1 Corinthians 16:1-4 – Note there is no discussion here as to if there should be a collection, that was assumed. This concerned how they should collect it. That means that taking a collection is compulsory, right? Wrong. They could have had the discussion about if a collection was needed or required at another time. My point is that we must be careful what, we read into the text. I started typing this assuming that the collection was assumed, but realized that wasn’t necessarily correct. (Of course, Jesus and other parts of scripture clearly teach that giving is assumed, but this passage doesn’t do it by itself.)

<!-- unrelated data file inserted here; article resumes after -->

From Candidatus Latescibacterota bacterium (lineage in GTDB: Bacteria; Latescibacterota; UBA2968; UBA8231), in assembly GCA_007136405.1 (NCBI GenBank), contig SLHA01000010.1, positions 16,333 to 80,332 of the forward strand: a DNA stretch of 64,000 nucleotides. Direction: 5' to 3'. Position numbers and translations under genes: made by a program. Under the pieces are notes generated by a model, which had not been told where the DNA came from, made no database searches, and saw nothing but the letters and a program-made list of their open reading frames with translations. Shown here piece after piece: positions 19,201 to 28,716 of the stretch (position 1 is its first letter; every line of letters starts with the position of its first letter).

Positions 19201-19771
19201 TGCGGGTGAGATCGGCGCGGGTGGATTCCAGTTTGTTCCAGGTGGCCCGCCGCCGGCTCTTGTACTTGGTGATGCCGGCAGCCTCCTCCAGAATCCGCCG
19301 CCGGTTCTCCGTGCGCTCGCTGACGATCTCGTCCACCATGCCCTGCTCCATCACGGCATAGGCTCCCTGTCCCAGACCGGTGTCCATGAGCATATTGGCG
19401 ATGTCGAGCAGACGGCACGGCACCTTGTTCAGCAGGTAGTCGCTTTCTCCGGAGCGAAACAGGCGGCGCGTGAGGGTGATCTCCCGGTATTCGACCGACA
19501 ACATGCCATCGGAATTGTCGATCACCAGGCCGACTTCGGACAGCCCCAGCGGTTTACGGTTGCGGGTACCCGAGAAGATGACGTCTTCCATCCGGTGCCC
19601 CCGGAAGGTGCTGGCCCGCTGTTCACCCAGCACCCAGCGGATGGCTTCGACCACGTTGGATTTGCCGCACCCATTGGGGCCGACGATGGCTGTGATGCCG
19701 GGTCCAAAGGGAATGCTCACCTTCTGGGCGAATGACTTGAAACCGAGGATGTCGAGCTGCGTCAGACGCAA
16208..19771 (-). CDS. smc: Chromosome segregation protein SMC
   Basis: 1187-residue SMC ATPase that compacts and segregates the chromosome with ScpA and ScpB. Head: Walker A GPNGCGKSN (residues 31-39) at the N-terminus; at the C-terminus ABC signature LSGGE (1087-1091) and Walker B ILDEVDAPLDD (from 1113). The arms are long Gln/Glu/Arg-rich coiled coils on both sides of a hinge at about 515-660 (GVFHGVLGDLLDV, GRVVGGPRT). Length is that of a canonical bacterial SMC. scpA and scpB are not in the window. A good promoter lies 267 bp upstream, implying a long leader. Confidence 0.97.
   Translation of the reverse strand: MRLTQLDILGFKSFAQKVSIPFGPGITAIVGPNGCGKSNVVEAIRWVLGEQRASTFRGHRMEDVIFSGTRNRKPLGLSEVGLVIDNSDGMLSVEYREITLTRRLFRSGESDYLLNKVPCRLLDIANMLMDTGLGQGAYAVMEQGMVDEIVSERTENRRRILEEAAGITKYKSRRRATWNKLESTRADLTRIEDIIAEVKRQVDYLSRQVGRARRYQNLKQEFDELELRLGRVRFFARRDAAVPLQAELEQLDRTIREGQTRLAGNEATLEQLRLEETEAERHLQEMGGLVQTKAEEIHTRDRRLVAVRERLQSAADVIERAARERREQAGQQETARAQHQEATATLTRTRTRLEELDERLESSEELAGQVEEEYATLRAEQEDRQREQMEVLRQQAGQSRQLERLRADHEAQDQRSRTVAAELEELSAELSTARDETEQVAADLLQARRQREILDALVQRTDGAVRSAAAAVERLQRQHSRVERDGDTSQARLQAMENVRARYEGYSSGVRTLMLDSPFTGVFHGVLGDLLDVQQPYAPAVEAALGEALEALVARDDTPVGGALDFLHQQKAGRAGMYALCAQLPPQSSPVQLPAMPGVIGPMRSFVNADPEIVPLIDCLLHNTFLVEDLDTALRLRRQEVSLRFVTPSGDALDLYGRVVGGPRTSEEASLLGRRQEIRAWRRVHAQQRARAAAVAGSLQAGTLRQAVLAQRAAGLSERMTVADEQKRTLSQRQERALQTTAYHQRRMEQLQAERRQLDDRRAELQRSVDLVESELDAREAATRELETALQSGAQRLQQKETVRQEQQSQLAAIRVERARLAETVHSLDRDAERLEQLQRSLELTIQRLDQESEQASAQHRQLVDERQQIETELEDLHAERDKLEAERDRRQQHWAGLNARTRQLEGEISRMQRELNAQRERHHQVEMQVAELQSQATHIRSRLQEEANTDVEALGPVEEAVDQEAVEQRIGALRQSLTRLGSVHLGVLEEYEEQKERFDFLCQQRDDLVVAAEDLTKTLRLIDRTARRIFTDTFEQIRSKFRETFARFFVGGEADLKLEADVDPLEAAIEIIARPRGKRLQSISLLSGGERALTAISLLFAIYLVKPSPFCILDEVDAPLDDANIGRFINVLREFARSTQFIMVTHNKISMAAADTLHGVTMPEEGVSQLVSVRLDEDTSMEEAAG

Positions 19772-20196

1 Corinthians 16:12 – What, disagreement among leaders and no division? What a concept!

1 Corinthians 15 – First Importance

1 Corinthians 15:1-2 – After all these controversial questions, Paul is prompted to remind them of the gospel.
1 Corinthians 15:3-4:

For I delivered to you as of first importance what I also received: that Christ died for our sins in accordance with the Scriptures, that he was buried, that he was raised on the third day in accordance with the Scriptures

Everything rests on this truth. Everything. All else – the roles of women, proper worship, the use of spiritual gifts – is secondary and arises from what was done by Christ on the cross.
1 Corinthians 15:10 – Paul worked harder than any other, but why? It was the product of the grace of Christ. It wasn’t his motivation or his ability, it was the effect of grace on his heart that produced his work for the gospel.